• 27. Synchronous MachinesSynchronous Motor Drives A synchronous motor cannot start in synchronous mode since the inertia and themechanical load prevent the rotor to catch up with the rotating magnetic field at thesynchronous speed. A common practice is to embed a few copper or aluminum bars shortcircuited by end rings in the rotor and to start the motor as an induction motor (the principleof induction motors is discussed in another chapter). When the rotor speed is close to thesynchronous speed, the rotor is energized with a DC power supply and it will catch up orsynchronize with the rotating magnetic field. This, however, is not a problem for powerelectronic inverter controlled synchronous motors because the inverter can ramp up theexcitation frequency. Since the rotor speed is proportional to the stator excitation frequency, the speed of asynchronous motor can only be controlled by varying the stator frequency. A common speedcontrol strategy is the variable voltage variable frequency (VVVF) speed control, in whichthe ratio between the stator voltage and frequency is kept a constant. Below is the blockdiagram of an open loop synchronous motor drive. For rotor speeds below the rated speed,VVVF strategy is employed, and the maximum torque that the motor can produce is aconstant. When the rotor speed required is higher than the rated speed, the stator voltage iscapped to the rated voltage while the frequency is increased. The maximum torque is thenreduced as the speed increases. As illustrated by the torque-speed curves in the diagrambelow, the motor drive is suitable for a constant torque load when the speed is below therated speed, and would be suitable for a constant power load when the speed is higher thanthe rated speed. 27
  • 28. Synchronous Machines ωr ωmax ωrated 0 Tmax TTorque speed curves of a synchronous motor with VVVF control 28
  • 29. Synchronous Machines In the closed loop control, the stator excitation can be controlled according to the rotorposition such that stator magnetic field is perpendicular to the rotor field and hence theelectromagnetic torque the motor produces is always maximum under any load conditions.The torque speed curve of the motor in this case is essentially same as that of a DC motor.This type of motor drive is known as the brushless DC motors, which will discussed inanother chapter. The diagrams below illustrate an optic position sensor and the blockdiagram of the closed loop synchronous motor drive. 29
  • 30. Synchronous MachinesExercises1. A 6 pole round rotor 3 phase star connected synchronous machine has the following test results: Open circuit test: 4000 V line to line at 1000 rev/min 50 A rotor current Short circuit test: 300 A at 500 rev/min 50 A rotor current Neglect the stator resistance and core losses, and assuming a linear open circuit characteristic, calculate: (a) the machine synchronous reactance at 50 Hz, (b) the rotor current required for the machine to operate as a motor at 0.8 power factor leading from a supply of 3.3 kV line to line with an output power of 1000 kW, (c) the rotor current required for the machine to operate as a generator on an infinite bus of 3.3 kV line to line when delievering 1500 kVA at 0.8 power factor lagging, (d) the load angle for (b) and (c), and Sketch the phasor diagram for (b) and (c). Answer: 7.7 Ω, 69.54 A, 76 A, 24.8o, 27.4o2. For a 3 phase star connected 2500 kVA 6600 V synchronous generator operating at full load, calculate (a) the percent voltage regulation at a power factor of 0.8 lagging, (b) the percent voltage regulation at a power factor of 0.8 leading. The synchronous reactance and the armature resistance are 10.4 Ω and 0.071 Ω respectively. Answer: 44%, -20%3. Determine the rotor speed in rev/min of the following 3 phase synchronous machines: (a) f = 60 Hz, number of poles = 6, (b) f = 50 Hz, number of poles = 12, and (c) f = 400 Hz, number of poles = 4. Answer: 1200 rev/min, 500 rev/min, 12000 rev/min4. A Y connected 3 phase 50 Hz 8 pole synchronous alternator has a induced voltage of 4400 V between the lines when the rotor field current is 10 A. If this alternator is to generate 60 Hz voltage, compute the new synchronous speed and induced voltage for the same rotor current of 10 A. Answer: Enew=5280 V, nsyn-new=900 rev/min5. A 3 phase Y connected 6 pole alternator is rated at 10 kVA 220 V at 60 Hz. Synchronous reactance Xs=3 Ω. The no load line to neutral terminal voltage at 1000 rev/min follows the magnetization curve shown below. Determine (a) the rated speed in rev/min, (b) the field current required for full load operation at 0.8 power factor lagging. E (V) 11 38 70 102 131 156 178 193 206 215 221 224 If (A) 0 0.2 0.4 0.6 0.8 1.0 1.2 1.4 1.6 1.8 2.0 2.2 30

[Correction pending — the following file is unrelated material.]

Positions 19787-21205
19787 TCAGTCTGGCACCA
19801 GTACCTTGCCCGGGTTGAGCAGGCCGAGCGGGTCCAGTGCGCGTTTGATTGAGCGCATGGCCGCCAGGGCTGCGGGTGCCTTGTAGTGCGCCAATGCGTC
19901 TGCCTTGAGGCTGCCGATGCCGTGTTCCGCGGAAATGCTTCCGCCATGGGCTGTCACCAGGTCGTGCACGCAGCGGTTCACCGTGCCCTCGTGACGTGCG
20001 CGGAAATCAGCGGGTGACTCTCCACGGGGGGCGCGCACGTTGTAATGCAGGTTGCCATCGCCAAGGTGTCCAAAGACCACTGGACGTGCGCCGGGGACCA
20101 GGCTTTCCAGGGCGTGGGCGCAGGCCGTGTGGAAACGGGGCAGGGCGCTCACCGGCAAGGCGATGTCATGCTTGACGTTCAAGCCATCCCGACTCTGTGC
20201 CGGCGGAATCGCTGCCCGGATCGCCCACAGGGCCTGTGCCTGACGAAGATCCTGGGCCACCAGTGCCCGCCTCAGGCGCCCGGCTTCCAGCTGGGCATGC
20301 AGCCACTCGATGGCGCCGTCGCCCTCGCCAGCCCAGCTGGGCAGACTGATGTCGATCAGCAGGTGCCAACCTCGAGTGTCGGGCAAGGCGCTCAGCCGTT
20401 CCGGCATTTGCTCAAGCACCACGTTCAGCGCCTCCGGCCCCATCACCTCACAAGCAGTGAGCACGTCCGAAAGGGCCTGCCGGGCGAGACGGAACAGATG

• 31. Synchronous Machines Answer: nsyn=1200 rev/min, If=1.0 A6. The alternator of question 3 s rated at 10 kVA 220 V 26.2 A at 1200 rev/min. Determine the torque angle and the field current for unity power factor operation as a motor at rated load. Answer: torque angle=32o, If = 0.75 A7. A 3 phase induction furnace draws 7.5 kVA at 0.6 power factor lagging. A 10 kVA synchronous motor is available. If the overall power factor of the combination is to be unity, determine the mechanical load which can be carried by the motor. Answer: 8 kW8. The following data are taken from the open circuit and short circuit characteristics of a 45 kVA 3 phase Y connected 220 V (line to line) 6 pole 60 Hz synchronous machine: from the open circuit characteristic: Line to line voltage = 220 V Field current = 2.84 A from the short circuit characteristic: Armature current (A) 118 152 Field current (A) 2.20 2.84 from the air gap line: Field current = 2.20 A Line to line voltage = 202 V Calculate the unsaturated value of the synchronous reactance, and its saturated value at the rated voltage. Express the synchronous reactance in ohms per phase and also in per unit on the machine rating as a base. Answer: 0.987 Ω per phase, 0.92 per unit, 0.836 Ω per phase, 0.775 per unit9. From the phasor diagram of a synchronous machine with constant synchronous reactance Xs operating a constant terminal voltage Vt and constant excitation voltage Ef, show that the locus of the tip of the armature current phasor is a circle. On a phasor diagram with terminal voltage chosen as the reference phasor indicate the position of the center of this circle and its radius. Express the coordinates of the center and the radius of the circle in terms of Vt, Ef, and Xs. 31